Well, it seems to be the season for alternator problems, as just this week I had to diagnose another interesting one. As with any problem or incident, there is sometimes a chain that leads up to the actual event. One of the practices we have at Base Leg Aviation during the condition inspection is to look at items that may not necessarily require attention immediately, but due to the customer’s annual flying hours, may need to be addressed during the year. Our intent is for our customers to have an uneventful year maintenance-wise, so we will discuss these findings with the customer and together decide on timing. Normally, these are wear items such as tires, brakes or spark plugs. Some can be more invasive, such as magneto SBs, alternators, etc.
This aircraft had over 600 hours on a particular alternator that we’ve noticed has a history of failures between 500–600 hours. The customer uses the airplane regularly and flies IFR as well. I mentioned that he should be prepared for an alternator failure in the coming year. With dual electronic ignitions, both of which require an external power source, a reliable source of power is needed. Since the aircraft had a backup alternator and a backup battery, a decision was made to replace the alternator if/when it failed.
Sure enough, about four months later I received a text from the customer claiming I am the “Zen” mechanic, as his alternator had failed. This owner does a lot of his own maintenance, so changing the alternator was not out of his purview. I did walk him through checking for battery voltage at the field connection on the alternator, and he assured me he measured 12 volts at that point. With 12 volts at the field, and no alternator output with the engine running, it is a pretty good sign that the alternator has failed.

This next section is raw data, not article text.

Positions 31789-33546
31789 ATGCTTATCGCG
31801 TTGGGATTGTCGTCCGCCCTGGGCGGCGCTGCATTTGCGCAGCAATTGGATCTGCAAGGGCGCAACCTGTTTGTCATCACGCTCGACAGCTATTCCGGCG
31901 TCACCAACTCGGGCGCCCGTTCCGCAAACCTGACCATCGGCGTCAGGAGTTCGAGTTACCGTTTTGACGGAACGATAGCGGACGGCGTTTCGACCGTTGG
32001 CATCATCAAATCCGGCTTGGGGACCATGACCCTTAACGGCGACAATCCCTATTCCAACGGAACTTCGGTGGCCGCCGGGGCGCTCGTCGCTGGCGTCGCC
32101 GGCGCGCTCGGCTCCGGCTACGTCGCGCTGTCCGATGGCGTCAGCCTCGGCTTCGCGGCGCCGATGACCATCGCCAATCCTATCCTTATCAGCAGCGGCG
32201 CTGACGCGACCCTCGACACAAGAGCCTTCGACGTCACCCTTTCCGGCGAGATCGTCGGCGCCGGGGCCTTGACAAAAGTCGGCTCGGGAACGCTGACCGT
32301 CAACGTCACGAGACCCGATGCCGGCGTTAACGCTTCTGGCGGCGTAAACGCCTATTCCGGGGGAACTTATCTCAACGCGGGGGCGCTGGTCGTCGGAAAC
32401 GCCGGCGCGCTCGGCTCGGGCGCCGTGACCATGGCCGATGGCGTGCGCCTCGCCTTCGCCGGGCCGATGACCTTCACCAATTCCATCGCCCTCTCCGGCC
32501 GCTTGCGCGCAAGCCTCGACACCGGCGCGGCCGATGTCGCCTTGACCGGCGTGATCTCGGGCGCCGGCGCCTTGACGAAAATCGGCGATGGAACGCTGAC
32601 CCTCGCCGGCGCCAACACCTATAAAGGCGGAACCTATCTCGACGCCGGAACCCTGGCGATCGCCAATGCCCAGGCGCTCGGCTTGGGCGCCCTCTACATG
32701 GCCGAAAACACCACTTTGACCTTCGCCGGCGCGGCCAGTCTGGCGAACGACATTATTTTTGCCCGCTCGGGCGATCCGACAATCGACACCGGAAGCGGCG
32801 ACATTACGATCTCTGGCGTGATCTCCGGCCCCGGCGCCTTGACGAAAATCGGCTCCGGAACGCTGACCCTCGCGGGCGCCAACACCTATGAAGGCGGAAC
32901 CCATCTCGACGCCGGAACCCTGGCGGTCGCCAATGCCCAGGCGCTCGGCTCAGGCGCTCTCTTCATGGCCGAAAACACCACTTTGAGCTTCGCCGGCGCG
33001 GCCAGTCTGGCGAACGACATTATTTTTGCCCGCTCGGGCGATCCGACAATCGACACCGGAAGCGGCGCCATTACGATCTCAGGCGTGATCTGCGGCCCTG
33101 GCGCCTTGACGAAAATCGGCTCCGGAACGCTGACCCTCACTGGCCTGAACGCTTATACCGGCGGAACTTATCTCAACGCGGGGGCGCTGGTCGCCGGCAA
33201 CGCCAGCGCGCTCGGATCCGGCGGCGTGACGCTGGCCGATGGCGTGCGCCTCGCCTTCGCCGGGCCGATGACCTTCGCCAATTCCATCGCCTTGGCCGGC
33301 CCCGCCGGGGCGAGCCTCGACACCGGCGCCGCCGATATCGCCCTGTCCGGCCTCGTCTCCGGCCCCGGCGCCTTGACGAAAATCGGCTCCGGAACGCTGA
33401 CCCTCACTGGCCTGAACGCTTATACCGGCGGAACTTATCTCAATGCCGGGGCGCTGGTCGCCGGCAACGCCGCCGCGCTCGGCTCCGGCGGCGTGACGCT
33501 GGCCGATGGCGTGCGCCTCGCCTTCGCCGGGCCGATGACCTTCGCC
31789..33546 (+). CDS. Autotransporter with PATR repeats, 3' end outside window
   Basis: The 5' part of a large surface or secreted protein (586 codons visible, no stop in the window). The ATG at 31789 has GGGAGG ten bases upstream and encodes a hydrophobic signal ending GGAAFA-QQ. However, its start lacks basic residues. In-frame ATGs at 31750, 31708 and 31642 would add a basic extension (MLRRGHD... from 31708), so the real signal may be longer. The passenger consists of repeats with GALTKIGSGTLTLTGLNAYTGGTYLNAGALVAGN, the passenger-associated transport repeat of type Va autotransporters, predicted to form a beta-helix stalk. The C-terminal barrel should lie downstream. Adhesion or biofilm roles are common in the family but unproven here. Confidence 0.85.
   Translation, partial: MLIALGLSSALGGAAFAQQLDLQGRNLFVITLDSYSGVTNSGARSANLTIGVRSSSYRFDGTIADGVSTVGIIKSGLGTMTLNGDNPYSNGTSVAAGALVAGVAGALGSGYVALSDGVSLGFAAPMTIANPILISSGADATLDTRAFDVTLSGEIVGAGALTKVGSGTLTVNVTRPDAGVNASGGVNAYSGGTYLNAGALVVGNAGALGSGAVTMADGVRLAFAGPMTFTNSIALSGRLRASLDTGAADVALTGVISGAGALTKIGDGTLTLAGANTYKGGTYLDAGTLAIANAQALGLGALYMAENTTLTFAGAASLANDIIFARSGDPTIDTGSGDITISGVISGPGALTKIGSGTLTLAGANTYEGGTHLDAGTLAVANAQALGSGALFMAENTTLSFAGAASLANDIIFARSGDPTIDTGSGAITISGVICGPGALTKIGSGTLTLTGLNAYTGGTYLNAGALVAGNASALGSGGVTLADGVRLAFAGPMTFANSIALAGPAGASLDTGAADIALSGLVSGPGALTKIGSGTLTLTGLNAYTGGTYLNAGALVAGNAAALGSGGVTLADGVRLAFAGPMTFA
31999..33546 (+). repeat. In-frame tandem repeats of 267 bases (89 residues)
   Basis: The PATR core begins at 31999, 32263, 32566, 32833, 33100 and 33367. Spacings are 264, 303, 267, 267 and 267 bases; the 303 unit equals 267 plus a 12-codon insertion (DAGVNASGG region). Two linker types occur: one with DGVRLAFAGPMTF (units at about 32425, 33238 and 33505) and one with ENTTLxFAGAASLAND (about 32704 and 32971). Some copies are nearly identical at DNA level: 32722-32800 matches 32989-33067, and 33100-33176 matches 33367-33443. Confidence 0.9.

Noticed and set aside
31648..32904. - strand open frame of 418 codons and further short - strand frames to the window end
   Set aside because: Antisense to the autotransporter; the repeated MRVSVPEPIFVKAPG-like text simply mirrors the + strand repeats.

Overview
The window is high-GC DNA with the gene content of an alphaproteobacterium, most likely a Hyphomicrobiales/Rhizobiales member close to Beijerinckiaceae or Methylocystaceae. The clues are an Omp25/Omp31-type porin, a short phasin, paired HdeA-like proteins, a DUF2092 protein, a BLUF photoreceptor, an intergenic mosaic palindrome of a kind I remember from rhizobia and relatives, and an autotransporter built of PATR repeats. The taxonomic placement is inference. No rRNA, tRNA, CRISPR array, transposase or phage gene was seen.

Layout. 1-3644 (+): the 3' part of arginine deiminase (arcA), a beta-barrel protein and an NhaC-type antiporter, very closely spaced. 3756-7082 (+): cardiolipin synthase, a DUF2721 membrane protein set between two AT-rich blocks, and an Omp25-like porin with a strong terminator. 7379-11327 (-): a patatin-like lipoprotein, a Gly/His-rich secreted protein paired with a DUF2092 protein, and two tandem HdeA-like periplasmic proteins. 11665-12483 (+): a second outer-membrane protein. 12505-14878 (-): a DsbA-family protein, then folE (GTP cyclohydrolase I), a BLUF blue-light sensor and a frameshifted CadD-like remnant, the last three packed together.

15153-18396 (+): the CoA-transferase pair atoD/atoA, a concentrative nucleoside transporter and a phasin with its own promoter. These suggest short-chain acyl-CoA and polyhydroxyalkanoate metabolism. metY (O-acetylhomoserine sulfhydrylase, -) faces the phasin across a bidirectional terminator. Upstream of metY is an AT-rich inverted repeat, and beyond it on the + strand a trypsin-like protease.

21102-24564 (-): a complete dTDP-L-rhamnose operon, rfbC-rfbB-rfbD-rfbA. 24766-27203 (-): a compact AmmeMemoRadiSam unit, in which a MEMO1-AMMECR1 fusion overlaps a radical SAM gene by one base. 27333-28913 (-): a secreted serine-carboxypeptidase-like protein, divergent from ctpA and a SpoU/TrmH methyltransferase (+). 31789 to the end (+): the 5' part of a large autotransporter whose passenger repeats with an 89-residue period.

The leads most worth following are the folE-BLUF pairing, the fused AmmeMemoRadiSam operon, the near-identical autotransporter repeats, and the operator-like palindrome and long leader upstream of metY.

So now the chain continues. Anyone who has changed alternators recently knows that many of the manufacturers have changed the field connector over the years. It’s usually no big deal to cut the wires and splice the new connector into the circuit. Many of the connectors have a wire jumpered across two pins on the connector. The new alternator had two threaded terminals, so it seemed logical for the owner to connect the field wire to both terminals. He called and said the alternator was still not working.
I looked at the texted picture of the new alternator and realized that one of the terminals needed to be tied to ground, not to the field wire. He did that, and it still didn’t work. He also assured me that there was power on the field wire. Hmm…it seemed as though he may have received a bad alternator, so he got another one and it still didn’t work. Now I needed to dig in a little closer, still all remotely, of course.
By looking more closely at the part number on the alternator, it was clear that this one required an external regulator, whereas the original one was internally regulated. I pointed that out and told him which regulator he needed and how to wire it into the aircraft. Guess what? The next text I received was that it still wasn’t working! Now it was time for it to come to the shop and let me figure out what was going on.
Looking for Clues
Alternators are very simple in that they need power applied to the field for them to generate power. So, the first thing I always measure is the field wire. In this case, he had installed the regulator right on the firewall, with easy access, and I measured the voltage at the Enable pin, which should be the wire coming from the alternator switch in the cockpit. The meter showed 3.05 volts. Well, it sure isn’t going to work with that voltage level, as normally on the ground you will have somewhere around battery voltage at the field wire, approximately 12 volts. In flight, once the battery is charged, the field voltage will taper off to some lower steady-state voltage. As a matter of fact, what had been bothering me during our back-and-forth troubleshooting was why the alternator had not “run away” prior to the regulator being installed.
Now I had a real strong inkling as to the source of the problem. I opened the fuse panel and there it was, staring me very brightly in the face and lighting up the whole fuse panel: a blown field fuse, one that has a light in it to show you it’s blown. I replaced the fuse and the alternator proceeded to deliver 60 amps on startup.
Here’s what I think happened, and the owner agrees. The first alternator did fail, as we thought it might. Prior to replacement, he did verify there was 12 volts at the field wire. When the new alternator was installed, erroneously connecting the field wire to both terminals on the new alternator, one of which is a ground, blew the fuse on the field wire. When the new alternator still didn’t work, he claims he checked the field wire voltage and saw something, but he didn’t really notice it was not the bus voltage. Field wire voltage was not checked, even after installation of the external regulator.